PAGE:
It’s quickly becoming evident – everyone is flocking to get Derby points at a mile!
The Gotham not only has stretch-out candidates, it has also attracted the interest of two horses looking to cut back that disappointed in their 2019 debuts. The Claiborne Breeders’ Futurity Stakes (G1) winner Knicks Go was flat in his return at 1 1/16 miles in the Sam F. Davis Stakes (G3). Trainer Ben Colebrook recently said, “Obviously, cutting back to the mile for the Gotham could certainly work in his favor, but the race is also looking like it will come up real salty, so we’ll weigh all of our options.” For a horse who also ran second behind Game Winner in the Breeders’ Cup Juvenile, it’s put up or shut up time for Knicks Go after finishing fifth in the Sam F. Davis and 11th in the Kentucky Jockey Club Stakes (G2) in his last two races. After hearing the news about the California shippers, however, Knicks Go’s chances of running here are now 50/50 at best, as reported by Daily Racing Form.
The other cut-back candidate for the Gotham is trainer Todd Pletcher’s Federal Case, who made a premature move at the top of the far turn into the teeth of a stiff pace in the Holy Bull Stakes (G2) at Gulfstream Park. Federal Case was spinning his wheels into the stretch and finished a disappointing seventh. The son of Gemologist was quick to return to the work tab with three breezes since the Holy Bull, but he needs to prove that he can excel at this class level.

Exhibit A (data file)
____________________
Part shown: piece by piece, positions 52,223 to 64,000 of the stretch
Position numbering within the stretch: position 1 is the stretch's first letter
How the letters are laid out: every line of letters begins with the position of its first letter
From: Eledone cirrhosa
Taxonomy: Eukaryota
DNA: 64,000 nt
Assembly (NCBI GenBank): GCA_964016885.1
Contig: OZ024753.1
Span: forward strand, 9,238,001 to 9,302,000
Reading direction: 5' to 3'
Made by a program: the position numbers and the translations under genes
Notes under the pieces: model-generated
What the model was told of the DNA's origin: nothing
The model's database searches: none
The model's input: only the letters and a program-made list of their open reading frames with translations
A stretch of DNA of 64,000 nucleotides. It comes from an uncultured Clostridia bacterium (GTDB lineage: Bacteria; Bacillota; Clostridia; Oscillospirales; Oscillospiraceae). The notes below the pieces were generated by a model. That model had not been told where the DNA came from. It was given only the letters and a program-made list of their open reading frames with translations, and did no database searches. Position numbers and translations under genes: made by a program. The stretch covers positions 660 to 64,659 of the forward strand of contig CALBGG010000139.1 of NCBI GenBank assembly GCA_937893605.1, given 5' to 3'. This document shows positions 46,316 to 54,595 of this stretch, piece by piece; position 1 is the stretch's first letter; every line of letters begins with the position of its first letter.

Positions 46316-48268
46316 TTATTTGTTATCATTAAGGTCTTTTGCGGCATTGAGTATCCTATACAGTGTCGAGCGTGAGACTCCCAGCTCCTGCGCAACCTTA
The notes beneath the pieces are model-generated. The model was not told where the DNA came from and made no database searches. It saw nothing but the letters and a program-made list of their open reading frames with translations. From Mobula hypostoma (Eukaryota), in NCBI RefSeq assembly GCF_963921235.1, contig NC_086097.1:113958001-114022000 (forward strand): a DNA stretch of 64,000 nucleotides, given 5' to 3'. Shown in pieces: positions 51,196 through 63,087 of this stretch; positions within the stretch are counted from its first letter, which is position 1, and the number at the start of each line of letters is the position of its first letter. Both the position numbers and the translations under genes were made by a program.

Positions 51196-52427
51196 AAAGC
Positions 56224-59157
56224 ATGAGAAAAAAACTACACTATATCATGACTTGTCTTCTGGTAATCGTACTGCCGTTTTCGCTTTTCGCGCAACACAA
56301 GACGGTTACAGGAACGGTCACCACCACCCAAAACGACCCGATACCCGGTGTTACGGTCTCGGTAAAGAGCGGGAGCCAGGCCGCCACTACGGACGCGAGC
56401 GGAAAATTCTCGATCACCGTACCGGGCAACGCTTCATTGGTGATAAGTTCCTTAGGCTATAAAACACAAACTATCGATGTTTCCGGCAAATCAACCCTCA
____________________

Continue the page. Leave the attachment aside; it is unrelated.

Class is not a question for the Hopeful Stakes (G1) winner Mind Control, who’s been sitting around New York all winter just waiting for this race. With all of the shippers and stretch-out candidates coming into the Gotham, it took me this long to talk about the likely second betting favorite (behind Instagrand). Mind Control toyed with the Jerome Stakes field at Aqueduct, exuding his class in a gate-to-wire triumph on the first day of 2019. He’ll run the same one-turn, 1-mile configuration here, but he has run his best when on the front-end of the pace, so he will need a good draw and forward placement, both of which will be more difficult here. After the Jerome, trainer Greg Sacco had originally pointed Mind Control to the Withers Stakes (G3), which was contested at a 1 1/8-mile distance in February, but he skipped that in favor of this shorter race. The key for Sacco will be to get Mind Control to the Wood Memorial Stakes (G2) on April 6, where the purse would be boosted to $1 million if a G1 winner runs.
There are even more horses potentially running in the Gotham, so for a full list of probables and possibles, check out the Derby Trail Tracker, which is updated daily with info on where every horse will run next on the Derby Trail.
Sprinting to Derby Dreams
The field for this year’s Gotham has it all! Stretch-outs, cut-backs, and shippers from around the country, including possibly two G1 winners and two G2 winners. It has a mix of the top trainers in the country in Hall of Famers Baffert, Hollendorfer, and Asmussen, along with other top conditioners like Pletcher and McLaughlin. Hall of Fame jockeys Javier Castellano and John Velazquez will ship in to ride the top two choices (Instagrand and Mind Control, respectively). Who would’ve thought that a New York race in the middle of winter could get so hot right now?